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Vargas began working as a mail carrier in 2005. Mail carriers must be able to carry up to 35 pounds in their shoulder bags. Vargas’s route also required shuttling mail and equipment weighing up to 75 pounds between the post office and a satellite location. Vargas sustained an on-the-job foot injury in 2008. He was diagnosed with plantar fasciitis, received treatment, submitted a successful workers’ compensation claim, and continued working. In 2011, Vargas filed an EEO complaint, raising miscellaneous workplace grievances and alleging race- and disability-related discrimination. He withdrew this complaint. Vargas’s plantar fasciitis subsequently flared up. His doctor placed him on work restrictions, March 1-22, prohibiting him from carrying more than 15 pounds. On March 14, Vargas returned to work from a vacation; he wanted his route restructured to eliminate carrying heavy loads. His superiors did not oblige and he applied for workers’ compensation. He also made daily requests for “light duty” but there was no light duty work available, so he took paid sick leave.Vargas, who is Hispanic, sued, alleging disability-based discrimination under the Americans with Disabilities Act, with retaliation and racial discrimination claims under Title VII. Vargas still works for the Postal Service. The Seventh Circuit affirmed summary judgment rejecting his claims. Vargas could not perform the only job available to him, with or without reasonable accommodation, and there is no evidence he was treated differently because of his race or suffered unlawful workplace retaliation. View "Vargas v. DeJoy" on Justia Law

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The Illinois Biometric Information Privacy Act regulates the collection, use, retention, disclosure, and dissemination of biometric identifiers (fingerprints, retina and iris scans, hand scans, and facial geometry). Fox's employer, Dakkota, required employees to clock in and out by scanning their hands on a biometric timekeeping device. Dakkota used third-party software to capture that data, which was stored in a third-party's database. Fox alleges that Dakkota did not obtain her informed written consent before collecting her biometric identifiers, unlawfully disclosed or disseminated her biometric data to third parties without her consent, failed to develop, publicly disclose, and implement a data-retention schedule and guidelines for the permanent destruction of its employees’ biometric identifiers, and failed to permanently destroy her biometric data when she left the company. Fox was represented by a union at Dakkota, The judge dismissed two counts as preempted by the Labor Management Relations Act, but remanded the section 15(a) claim to state court.The Seventh Circuit reversed the remand order. Fox’s section 15(a) claim does not allege a mere procedural failure to publicly disclose a data-retention policy but alleges a concrete and particularized invasion of her privacy interest in her biometric data stemming from Dakkota’s violation of its section 15(a) duties to develop, publicly disclose, and comply with data retention and destruction policies. Her allegations plead an injury in fact for purposes of Article III. The invasion of a legally protected privacy right, though intangible, is personal and real, not general and abstract. View "Fox v. Dakkota Integrated Systems, LLC" on Justia Law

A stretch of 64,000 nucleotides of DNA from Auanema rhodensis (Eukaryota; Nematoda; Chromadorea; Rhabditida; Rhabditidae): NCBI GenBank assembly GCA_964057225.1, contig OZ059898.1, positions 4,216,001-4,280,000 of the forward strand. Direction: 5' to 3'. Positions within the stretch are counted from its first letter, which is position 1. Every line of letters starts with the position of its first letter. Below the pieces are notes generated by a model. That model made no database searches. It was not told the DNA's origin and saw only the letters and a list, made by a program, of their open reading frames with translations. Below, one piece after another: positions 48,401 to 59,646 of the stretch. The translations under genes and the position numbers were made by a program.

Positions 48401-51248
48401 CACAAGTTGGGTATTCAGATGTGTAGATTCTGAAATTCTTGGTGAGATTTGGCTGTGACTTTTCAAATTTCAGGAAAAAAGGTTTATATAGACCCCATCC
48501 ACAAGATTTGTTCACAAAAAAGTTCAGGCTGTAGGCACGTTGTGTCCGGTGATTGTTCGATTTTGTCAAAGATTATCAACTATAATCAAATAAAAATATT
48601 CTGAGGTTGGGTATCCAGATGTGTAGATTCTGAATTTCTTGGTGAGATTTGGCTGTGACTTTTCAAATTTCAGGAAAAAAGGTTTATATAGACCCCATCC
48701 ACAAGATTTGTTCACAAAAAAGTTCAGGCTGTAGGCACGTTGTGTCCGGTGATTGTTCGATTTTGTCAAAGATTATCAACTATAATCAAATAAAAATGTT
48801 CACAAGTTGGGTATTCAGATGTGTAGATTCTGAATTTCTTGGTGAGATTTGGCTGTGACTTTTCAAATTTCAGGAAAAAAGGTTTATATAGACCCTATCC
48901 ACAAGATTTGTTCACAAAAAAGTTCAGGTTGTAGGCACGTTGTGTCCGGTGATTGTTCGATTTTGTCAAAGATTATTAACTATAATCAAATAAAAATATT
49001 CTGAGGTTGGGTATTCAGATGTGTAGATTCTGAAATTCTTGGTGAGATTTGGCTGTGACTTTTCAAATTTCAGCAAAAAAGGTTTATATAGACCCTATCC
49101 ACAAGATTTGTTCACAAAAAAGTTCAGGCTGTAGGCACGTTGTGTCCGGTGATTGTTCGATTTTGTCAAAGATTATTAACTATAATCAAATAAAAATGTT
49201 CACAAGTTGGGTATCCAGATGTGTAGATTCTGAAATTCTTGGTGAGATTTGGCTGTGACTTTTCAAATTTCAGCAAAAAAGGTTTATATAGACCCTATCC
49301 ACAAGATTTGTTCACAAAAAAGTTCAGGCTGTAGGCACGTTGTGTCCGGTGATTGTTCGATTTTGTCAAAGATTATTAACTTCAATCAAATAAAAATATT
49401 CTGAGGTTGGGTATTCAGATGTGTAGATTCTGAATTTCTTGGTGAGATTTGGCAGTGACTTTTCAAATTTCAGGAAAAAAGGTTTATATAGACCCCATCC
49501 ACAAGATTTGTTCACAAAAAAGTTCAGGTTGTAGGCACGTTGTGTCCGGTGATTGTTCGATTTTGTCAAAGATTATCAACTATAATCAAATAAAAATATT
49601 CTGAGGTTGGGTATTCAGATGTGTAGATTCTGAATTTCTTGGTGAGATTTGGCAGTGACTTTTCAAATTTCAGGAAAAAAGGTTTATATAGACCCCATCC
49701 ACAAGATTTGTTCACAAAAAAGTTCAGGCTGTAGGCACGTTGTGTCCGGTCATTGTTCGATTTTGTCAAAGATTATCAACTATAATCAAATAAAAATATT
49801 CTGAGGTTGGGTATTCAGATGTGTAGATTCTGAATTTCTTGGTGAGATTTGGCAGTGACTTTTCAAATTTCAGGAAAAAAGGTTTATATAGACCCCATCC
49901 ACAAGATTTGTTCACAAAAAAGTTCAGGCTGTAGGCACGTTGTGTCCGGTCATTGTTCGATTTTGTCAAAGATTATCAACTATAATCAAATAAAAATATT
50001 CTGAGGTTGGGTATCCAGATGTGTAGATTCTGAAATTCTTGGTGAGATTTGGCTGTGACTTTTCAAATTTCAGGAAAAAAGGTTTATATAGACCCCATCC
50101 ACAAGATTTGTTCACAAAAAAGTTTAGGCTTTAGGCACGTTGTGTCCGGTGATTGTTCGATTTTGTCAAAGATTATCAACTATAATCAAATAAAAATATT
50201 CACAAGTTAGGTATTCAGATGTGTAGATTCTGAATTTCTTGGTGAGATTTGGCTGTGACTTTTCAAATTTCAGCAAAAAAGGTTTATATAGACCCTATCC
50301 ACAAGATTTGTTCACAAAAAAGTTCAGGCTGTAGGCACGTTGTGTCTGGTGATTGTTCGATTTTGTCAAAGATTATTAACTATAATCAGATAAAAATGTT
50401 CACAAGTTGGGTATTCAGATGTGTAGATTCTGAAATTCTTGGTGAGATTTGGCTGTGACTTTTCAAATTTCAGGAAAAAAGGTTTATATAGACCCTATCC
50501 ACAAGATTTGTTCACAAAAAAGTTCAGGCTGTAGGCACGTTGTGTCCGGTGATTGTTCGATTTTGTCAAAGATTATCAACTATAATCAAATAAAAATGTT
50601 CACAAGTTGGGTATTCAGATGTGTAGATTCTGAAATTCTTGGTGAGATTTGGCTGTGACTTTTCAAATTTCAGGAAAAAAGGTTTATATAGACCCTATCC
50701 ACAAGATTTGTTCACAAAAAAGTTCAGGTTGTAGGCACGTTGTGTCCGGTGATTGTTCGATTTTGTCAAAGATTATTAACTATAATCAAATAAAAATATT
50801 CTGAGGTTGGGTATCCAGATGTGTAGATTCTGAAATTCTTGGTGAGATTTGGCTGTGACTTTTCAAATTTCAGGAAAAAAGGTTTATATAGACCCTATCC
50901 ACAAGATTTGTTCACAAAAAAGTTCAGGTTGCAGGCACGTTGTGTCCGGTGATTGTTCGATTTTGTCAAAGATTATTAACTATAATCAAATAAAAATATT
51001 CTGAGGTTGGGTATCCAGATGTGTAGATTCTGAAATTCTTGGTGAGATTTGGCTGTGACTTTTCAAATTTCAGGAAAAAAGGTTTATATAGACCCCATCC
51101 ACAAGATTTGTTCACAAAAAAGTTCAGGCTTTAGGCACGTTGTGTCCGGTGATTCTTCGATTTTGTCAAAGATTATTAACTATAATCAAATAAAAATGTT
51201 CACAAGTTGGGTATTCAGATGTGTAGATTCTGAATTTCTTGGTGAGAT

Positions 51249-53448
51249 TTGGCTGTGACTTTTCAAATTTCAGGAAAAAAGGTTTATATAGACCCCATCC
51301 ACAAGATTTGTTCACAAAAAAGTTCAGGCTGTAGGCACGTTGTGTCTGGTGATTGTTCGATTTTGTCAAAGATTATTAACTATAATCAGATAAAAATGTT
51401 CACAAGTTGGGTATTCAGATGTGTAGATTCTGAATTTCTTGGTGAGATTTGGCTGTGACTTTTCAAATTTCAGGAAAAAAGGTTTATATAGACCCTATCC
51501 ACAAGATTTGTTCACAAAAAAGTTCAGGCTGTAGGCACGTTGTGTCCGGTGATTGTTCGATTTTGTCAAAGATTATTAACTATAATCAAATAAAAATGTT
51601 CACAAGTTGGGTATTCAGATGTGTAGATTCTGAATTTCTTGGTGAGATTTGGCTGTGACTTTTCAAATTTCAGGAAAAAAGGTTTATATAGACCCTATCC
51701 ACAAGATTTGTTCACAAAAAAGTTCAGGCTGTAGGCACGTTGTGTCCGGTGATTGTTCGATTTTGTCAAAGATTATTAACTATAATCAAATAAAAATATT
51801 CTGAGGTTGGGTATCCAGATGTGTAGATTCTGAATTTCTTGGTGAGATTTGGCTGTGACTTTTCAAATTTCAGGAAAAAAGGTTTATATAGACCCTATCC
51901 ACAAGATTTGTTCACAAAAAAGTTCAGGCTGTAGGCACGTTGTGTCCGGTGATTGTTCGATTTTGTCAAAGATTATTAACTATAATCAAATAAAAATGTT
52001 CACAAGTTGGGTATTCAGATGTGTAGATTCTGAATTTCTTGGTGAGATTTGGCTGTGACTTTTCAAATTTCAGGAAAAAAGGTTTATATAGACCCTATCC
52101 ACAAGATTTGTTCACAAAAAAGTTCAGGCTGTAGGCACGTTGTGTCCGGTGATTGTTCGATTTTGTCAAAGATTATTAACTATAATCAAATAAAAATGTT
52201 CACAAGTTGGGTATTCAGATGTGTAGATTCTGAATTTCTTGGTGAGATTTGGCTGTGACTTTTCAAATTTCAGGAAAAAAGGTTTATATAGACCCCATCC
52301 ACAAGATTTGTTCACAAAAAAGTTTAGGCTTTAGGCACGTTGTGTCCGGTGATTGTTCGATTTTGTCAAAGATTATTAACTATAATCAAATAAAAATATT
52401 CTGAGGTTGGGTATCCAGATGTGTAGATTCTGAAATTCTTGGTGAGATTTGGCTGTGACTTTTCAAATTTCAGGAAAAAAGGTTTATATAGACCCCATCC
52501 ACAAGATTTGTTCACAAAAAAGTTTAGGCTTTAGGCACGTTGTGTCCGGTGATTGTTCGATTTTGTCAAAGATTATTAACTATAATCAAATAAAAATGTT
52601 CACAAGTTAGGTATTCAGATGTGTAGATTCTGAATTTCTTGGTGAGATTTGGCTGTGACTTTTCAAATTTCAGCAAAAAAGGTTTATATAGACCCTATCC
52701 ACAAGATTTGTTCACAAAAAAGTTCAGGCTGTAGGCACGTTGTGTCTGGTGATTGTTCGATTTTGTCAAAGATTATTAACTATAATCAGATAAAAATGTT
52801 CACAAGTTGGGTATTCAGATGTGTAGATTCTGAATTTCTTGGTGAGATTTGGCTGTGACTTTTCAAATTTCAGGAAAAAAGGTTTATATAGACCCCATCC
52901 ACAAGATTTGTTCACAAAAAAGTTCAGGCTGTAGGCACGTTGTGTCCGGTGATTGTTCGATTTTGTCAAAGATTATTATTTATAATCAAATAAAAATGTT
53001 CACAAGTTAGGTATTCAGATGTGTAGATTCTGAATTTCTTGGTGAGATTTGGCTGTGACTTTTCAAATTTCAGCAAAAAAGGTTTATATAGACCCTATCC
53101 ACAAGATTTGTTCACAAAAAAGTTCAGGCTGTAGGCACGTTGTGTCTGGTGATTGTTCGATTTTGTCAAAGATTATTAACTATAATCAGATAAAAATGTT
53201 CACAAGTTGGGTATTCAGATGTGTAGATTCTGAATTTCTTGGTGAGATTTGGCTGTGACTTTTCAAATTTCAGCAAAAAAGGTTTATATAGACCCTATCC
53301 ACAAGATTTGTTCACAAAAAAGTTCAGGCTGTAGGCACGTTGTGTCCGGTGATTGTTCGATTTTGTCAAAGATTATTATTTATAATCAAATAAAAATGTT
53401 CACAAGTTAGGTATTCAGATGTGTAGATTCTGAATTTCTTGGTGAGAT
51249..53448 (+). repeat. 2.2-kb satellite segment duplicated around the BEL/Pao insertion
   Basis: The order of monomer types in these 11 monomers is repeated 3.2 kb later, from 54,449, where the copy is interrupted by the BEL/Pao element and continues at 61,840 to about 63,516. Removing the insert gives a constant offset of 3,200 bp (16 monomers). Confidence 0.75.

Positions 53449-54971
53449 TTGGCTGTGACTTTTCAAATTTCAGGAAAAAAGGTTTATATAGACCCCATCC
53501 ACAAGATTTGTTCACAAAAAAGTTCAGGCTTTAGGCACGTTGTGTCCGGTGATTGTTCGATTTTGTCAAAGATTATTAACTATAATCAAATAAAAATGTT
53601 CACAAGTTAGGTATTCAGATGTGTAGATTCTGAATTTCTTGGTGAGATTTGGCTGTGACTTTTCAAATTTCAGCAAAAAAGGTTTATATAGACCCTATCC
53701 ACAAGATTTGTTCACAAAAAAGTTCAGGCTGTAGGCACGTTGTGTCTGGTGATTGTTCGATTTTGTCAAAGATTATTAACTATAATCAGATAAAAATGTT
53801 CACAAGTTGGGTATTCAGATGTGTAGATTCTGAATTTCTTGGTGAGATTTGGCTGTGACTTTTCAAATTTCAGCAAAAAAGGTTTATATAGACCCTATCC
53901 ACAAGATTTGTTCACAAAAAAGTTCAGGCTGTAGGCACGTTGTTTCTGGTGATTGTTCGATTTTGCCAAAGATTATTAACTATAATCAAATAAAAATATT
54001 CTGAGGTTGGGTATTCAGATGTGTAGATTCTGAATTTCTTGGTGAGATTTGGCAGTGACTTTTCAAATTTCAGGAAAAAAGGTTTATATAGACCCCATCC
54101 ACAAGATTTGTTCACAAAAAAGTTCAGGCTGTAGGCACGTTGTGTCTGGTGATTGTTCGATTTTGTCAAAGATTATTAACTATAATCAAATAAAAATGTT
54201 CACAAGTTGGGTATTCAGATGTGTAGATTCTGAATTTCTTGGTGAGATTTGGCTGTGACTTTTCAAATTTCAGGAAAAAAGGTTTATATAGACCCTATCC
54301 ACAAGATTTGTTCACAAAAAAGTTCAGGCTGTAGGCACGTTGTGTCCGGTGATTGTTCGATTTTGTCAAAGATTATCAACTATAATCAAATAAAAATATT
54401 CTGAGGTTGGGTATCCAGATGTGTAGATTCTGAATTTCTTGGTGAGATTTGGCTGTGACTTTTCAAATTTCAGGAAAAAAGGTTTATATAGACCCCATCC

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Calderone, a Chicago police communications operator, was off duty, driving her car when another motorist, Garcia, threw a drink into Calderone’s vehicle, then pulled to the side of the road. Calderone stopped behind Garcia’s car. The women exited their cars and argued. Garcia returned to her vehicle and tried to drive away. Calderone blocked Garcia’s exit. Garcia again got out of her vehicle, grabbed Calderone by the hair, and threw her to the ground. Calderone then shot Garcia with her handgun, which she was legally permitted to carry. The bullet lacerated Garcia's vital organs; she was hospitalized for several months.Calderone was indicted for attempted murder. The city administratively charged her with violations of Personnel Rules and, after a hearing, fired Calderone. Calderone asserts the city did not respond to her claim that the discharge was in self-defense. An Illinois state court acquitted Calderone of attempted murder based on self-defense. The city subsequently reinstated Calderone and held a hearing to determine her back pay.Calderone sued, arguing that her termination deprived her of her Second Amendment right to keep and bear arms, that the city deprived her of property and liberty rights without due process, and that the Personnel Rules were vague. The Seventh Circuit affirmed the dismissal of the claims. Even if Calderone has a constitutional right to discharge her firearm in self-defense, qualified immunity shielded her supervisors from suit because precedent has not clearly established that right. View "Calderone v. City of Chicago" on Justia Law